) When a station with a strong signal is reached, the TUNED indicator V will illuminate in the Main Information Display U Pressing it again will switch between the AM and FM frequency bands, holding it pressed for some seconds will switch between stereo and mono receiving and between automatic and manual tuning mode (See page 29 for more information on the tuner). When the Input is not in use, be certain to keep the plastic cap installed to avoid dust contamination that might degrade future performance. Set this control to a suitable position for your taste or room acoustics. If the AVR is muted, adjusting volume control will automatically release the unit from the silenced condition. The set button may also be used to change the display brightness. Aim the remote at this area and do not block or cover it unless an external remote sensor is installed. VMAx F appears when the Far Field VMAx mode is selected; VMAx N appears when the Near Field VMAx mode is selected. (See page 24 for a description of the VMAx Modes.) LOGIC 7C appears for the Cinema version of Logic 7, LOGIC 7M appears for the Music version of Logic 7. (See page 24 for a description of the Logic 7 Modes.) Press the Mute button again to return to the previously selected output level. The center box lights when a “Small” speaker is selected, and the two outer boxes light when “Large” speakers are selected. When none of the boxes are lit for the center, surround or subwoofer channels, no speaker has been selected for that position. (See page 18 for more information on configuring speakers.) The letters inside each of the center boxes display active input channels. For standard analog inputs, only the L and R will light, indicating a stereo input. When a digital source is playing, the indicators will light to display the channels begin received at the digital input. When the letters flash, the digital input has been interrupted. (See page 26 for more information on the Channel Indicators).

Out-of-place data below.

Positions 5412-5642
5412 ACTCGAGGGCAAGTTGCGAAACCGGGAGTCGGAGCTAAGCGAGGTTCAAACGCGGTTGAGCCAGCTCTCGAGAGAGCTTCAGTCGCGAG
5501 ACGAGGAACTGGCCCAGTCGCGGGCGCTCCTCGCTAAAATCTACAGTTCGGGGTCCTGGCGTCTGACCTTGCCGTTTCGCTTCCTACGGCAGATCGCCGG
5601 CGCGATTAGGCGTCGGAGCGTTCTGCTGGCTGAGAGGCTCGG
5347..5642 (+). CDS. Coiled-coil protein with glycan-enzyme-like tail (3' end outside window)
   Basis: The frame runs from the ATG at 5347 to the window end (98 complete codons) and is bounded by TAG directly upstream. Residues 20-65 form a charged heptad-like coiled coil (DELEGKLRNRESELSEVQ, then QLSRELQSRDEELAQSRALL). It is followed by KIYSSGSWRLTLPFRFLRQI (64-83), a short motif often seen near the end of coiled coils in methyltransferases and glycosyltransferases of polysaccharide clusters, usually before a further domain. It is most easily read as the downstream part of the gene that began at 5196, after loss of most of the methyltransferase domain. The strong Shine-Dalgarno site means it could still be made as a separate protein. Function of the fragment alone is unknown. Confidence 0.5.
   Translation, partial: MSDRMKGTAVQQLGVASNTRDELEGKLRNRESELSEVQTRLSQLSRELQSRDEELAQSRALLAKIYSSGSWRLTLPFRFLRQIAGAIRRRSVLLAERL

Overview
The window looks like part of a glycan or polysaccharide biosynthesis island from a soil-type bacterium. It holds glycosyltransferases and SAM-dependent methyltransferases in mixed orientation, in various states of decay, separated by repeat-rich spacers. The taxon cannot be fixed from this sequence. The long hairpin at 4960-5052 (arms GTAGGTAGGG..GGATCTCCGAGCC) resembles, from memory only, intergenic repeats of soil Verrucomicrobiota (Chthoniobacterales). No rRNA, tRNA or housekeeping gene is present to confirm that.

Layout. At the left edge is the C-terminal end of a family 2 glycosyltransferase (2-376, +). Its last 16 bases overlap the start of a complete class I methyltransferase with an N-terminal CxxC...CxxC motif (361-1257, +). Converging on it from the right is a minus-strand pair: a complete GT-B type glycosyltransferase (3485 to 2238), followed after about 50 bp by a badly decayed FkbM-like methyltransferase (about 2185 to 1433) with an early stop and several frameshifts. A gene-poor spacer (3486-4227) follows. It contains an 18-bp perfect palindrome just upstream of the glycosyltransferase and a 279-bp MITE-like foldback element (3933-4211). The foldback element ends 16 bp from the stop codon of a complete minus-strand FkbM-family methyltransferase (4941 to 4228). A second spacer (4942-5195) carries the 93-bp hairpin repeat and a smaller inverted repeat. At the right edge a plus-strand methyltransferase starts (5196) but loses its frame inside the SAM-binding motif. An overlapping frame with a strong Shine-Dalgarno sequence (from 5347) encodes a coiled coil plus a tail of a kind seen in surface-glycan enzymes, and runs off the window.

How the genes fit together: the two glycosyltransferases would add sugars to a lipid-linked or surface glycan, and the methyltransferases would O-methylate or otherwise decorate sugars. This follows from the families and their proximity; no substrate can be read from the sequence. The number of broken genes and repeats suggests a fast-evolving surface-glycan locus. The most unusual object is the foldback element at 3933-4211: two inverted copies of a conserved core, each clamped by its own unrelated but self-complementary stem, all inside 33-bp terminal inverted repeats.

If an external AM antenna is used, make connections to the AM and GND terminals in accordance with the instructions supplied with the antenna. If an external subwoofer amplifier is used, connect this jack to the subwoofer amplifier input. See page 14 for more information on speaker polarity. The power will remain on at this outlet regardless of whether the AVR 2000 is on or off (in Standby), provided that the Main Power switch 1 is on. Connect this jack to the “IR IN” jack on Harman Kardon or other compatible equipment. Connect the output of the sensor to this jack. The signal may be either a Dolby Digital signal, a DTS signal or a standard PCM digital source. The signal may be either a Dolby Digital signal, DTS signal or a standard PCM digital source. Do not connect the RF digital output of an LD player to these jacks. Most buttons have additional functions when used with other devices. See page 36 for a list of these functions. Before using the remote, it is important to remember to press the Input Selector button 4 that corresponds to the unit you wish to operate. In addition, the AVR 2000’s remote is shipped from the factory to operate the AVR 2000 and most Harman Kardon CD or DVD players and cassette decks. The remote is also capable of operating a wide variety of other products using the control codes that are part of the remote. Before using the remote with other products, follow the instructions on pages 32 to program the proper codes for the products in your system. The descriptions shown here primarily detail the functions of the remote when it is used to operate the AVR 2000. (See page 36 for information about alternate functions for the remote’s buttons.) See page 32 for information on programming the remote. First, if the AVR is not turned on, this will power up the unit. Next, it will select the source shown on the button as the input to the AVR. Finally, it will change the remote control so that it controls the device selected.